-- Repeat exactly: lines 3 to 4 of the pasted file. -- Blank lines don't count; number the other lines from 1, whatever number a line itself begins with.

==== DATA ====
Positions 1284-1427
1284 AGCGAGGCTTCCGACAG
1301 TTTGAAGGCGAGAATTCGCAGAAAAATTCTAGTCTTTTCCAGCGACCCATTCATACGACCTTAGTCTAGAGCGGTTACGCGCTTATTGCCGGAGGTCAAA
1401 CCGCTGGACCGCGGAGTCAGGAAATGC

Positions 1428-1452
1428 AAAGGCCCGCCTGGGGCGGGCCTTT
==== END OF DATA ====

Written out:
1301 TTTGAAGGCGAGAATTCGCAGAAAAATTCTAGTCTTTTCCAGCGACCCATTCATACGACCTTAGTCTAGAGCGGTTACGCGCTTATTGCCGGAGGTCAAA
1401 CCGCTGGACCGCGGAGTCAGGAAATGC